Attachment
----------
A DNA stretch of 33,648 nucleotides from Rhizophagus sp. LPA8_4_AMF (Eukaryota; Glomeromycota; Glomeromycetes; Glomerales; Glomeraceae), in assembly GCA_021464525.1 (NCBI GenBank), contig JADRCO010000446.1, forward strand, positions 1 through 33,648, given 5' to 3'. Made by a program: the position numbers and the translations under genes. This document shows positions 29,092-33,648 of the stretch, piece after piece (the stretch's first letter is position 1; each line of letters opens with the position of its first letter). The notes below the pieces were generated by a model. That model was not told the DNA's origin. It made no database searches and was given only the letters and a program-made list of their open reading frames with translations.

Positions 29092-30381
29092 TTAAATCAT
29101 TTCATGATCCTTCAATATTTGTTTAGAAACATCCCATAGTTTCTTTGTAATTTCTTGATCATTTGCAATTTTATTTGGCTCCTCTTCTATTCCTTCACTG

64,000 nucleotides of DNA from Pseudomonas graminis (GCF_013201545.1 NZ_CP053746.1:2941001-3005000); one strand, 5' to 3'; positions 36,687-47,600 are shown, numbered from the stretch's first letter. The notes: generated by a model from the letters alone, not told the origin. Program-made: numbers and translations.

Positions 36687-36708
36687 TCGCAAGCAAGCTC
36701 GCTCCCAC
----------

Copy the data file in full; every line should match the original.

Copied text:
A DNA stretch of 33,648 nucleotides from Rhizophagus sp. LPA8_4_AMF (Eukaryota; Glomeromycota; Glomeromycetes; Glomerales; Glomeraceae), in assembly GCA_021464525.1 (NCBI GenBank), contig JADRCO010000446.1, forward strand, positions 1 through 33,648, given 5' to 3'. Made by a program: the position numbers and the translations under genes. This document shows positions 29,092-33,648 of the stretch, piece after piece (the stretch's first letter is position 1; each line of letters opens with the position of its first letter). The notes below the pieces were generated by a model. That model was not told the DNA's origin. It made no database searches and was given only the letters and a program-made list of their open reading frames with translations.

Positions 29092-30381
29092 TTAAATCAT
29101 TTCATGATCCTTCAATATTTGTTTAGAAACATCCCATAGTTTCTTTGTAATTTCTTGATCATTTGCAATTTTATTTGGCTCCTCTTCTATTCCTTCACTG

64,000 nucleotides of DNA from Pseudomonas graminis (GCF_013201545.1 NZ_CP053746.1:2941001-3005000); one strand, 5' to 3'; positions 36,687-47,600 are shown, numbered from the stretch's first letter. The notes: generated by a model from the letters alone, not told the origin. Program-made: numbers and translations.

Positions 36687-36708
36687 TCGCAAGCAAGCTC
36701 GCTCCCAC